I think that some people that give the advice that says to shoot whatever feels good just forget or maybe dont know to include what you have stated.

    I totally agree with the "balance" thing. A well balanced gun, whether it be a pistol,rifle or shotgun is a joy to behold.
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    Ex Member Array thylordjj's Avatar
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    sounds, like he was talking about my "Kimber UCII" ???

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    Sixto...once a again you post the truth. I have tried to convince people of that very thing for a long time. I have friends who will go to look at a gun and can fully afford a quality SD gun, but simply don't because the cheaper one is less money. I tell them yous buy quality you only buy it once. There is a reason that gun is 150.00 bucks and mine is 500. There is a difference. Don't just buy the first thing you come across in trade or at a pawn shop. Research it as if your life depends on it...it does. I fight the same thing with carry gear. They wanna spend hundreds of dollars on a gun and stuff it in a 5.00 buck holster. I am by no means a snob with this stuff. But a tool is useless if you cannot operate it or it does not accomplish the job you need it for and reliably.



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    Great advice, I think most people who give the advice of "what ever feels best" are just giving the quick, easy answer. Even if they follow the guidelines you use when picking a gun.
    "The tree of liberty must be refreshed from time to time with the blood of patriots and tyrants."
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    Sixto, I will be the first one to raise my hand and plead guilty as charged for spreading bad advice. I often fall for the old trap of "gun rental - feels good" advice to give to new shooters.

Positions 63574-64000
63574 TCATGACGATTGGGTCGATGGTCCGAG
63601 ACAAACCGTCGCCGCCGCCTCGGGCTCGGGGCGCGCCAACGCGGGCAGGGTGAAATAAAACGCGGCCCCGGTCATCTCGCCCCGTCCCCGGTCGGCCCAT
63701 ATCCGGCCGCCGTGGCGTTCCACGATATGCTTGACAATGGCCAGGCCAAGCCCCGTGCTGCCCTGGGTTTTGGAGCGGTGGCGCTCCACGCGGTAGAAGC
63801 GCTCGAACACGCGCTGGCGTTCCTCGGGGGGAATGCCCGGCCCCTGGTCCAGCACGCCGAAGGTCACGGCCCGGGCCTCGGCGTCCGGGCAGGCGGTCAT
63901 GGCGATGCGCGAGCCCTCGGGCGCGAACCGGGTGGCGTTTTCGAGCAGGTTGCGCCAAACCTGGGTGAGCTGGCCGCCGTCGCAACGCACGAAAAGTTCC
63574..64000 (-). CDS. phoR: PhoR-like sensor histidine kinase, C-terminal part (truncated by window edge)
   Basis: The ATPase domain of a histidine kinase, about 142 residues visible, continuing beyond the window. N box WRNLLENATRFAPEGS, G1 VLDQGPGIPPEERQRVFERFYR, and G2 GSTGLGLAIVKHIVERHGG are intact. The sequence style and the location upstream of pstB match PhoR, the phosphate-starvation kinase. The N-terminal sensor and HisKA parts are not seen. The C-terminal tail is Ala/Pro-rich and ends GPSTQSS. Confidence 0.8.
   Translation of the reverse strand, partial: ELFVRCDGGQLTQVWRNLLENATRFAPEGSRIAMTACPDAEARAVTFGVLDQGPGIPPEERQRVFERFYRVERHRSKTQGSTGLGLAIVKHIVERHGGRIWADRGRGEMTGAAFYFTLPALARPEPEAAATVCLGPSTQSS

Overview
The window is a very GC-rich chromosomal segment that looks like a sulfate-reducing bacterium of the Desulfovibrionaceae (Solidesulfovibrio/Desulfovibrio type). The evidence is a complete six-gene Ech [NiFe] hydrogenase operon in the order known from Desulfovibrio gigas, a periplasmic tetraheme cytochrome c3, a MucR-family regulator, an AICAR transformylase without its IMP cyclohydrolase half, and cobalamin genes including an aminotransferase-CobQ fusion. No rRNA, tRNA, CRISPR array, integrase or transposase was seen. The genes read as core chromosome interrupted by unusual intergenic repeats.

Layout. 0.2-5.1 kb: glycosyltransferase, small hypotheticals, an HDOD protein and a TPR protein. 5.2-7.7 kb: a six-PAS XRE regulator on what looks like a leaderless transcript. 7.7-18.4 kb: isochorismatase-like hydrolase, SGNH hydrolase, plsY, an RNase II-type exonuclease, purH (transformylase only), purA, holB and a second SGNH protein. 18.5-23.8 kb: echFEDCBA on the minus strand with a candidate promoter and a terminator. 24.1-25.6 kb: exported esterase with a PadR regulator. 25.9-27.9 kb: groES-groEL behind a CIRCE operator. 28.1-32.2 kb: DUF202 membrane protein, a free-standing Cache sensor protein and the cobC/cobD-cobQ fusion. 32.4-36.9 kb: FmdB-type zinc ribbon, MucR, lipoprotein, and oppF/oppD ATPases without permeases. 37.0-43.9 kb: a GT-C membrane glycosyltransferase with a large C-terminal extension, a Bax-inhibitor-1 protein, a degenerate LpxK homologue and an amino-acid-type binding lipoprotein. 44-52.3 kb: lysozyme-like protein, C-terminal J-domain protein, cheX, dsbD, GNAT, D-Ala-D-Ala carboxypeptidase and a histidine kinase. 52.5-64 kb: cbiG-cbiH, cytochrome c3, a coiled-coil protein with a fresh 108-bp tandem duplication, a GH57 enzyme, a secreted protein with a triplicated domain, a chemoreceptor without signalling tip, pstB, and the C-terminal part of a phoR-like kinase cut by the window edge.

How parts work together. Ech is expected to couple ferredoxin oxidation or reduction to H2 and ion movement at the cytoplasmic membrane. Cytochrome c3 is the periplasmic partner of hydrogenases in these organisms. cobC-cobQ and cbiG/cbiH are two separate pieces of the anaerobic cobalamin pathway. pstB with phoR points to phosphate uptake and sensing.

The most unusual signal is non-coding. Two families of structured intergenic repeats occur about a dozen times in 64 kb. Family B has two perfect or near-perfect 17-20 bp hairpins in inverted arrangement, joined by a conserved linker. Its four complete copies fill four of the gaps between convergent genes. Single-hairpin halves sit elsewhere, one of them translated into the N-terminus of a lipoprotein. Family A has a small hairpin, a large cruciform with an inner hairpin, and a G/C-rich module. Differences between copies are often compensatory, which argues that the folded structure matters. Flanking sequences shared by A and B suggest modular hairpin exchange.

Not anymore! After considering your OP, you are right. I will remember your eight points and give that advice to all neophytes from now on.
    God bless our troops!

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    VIP Member Array Thanis's Avatar
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    Quote Originally Posted by SIXTO View Post
    ...Yes, fit and feel is part of the process, but by no means should be the top billing. You are not buying a piece of furniture to lounge on, you are buying a combat pistol. First priority to me is build quality. This means top quality materials, craftsmanship and design...
    +1

    Not many new gun owners think like this (and as much as they beg for advise, refuse to accept). They want a pocket pistol that is as easy to shoot as a full grip version, accurate, weights next to nothing with no recoil, the power of a .357 Mag, with the capacity of a 9mm.

    So in addition to your rant, I would state people need to start understand that one firearm can rarely fill every role.

    Quote Originally Posted by crzy4guns View Post
    ...I often fall for the old trap of "gun rental -feels good" advice to give to new shooters...
    Same, but in he end, if the person seeking advise is not going to budge concerning feel, I simple have to stress how a gun feels in the hand at the counter is not the same as how it will feel during range time.
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    +1 SIXTO - good job! That 'how it feels' bothers me too. As you layed it out, there's a lot more to it than that. My only exception is the thing about balance - I guess I've never noticed balance being a problem.

    Anyway, that's why everyone should carry Glocks!

    Now I'm the one that's gonna get flamed - just kiddin' guys.
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    VIP Member Array Blackeagle's Avatar
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    Quote Originally Posted by SIXTO View Post
    Yes, fit and feel is part of the process, but by no means should be the top billing. You are not buying a piece of furniture to lounge on, you are buying a combat pistol.
    I really have to disagree here. The two most important things to look for in a defensive handgun are reliability and shootability. For defensive style shooting, how well the gun fits your had is going to affect how well you can shoot it far more than any other factor. Fit and finish, aftermarket support, balance, and even a good trigger don't matter a bit if the has to H grip the gun because the grip is too large or the grip is too small for someone with large hands to get a handle on the gun.

    All of the things you've mentioned are nice to have, but if the gun doesn't fit the shooter's hand, they don't mean much.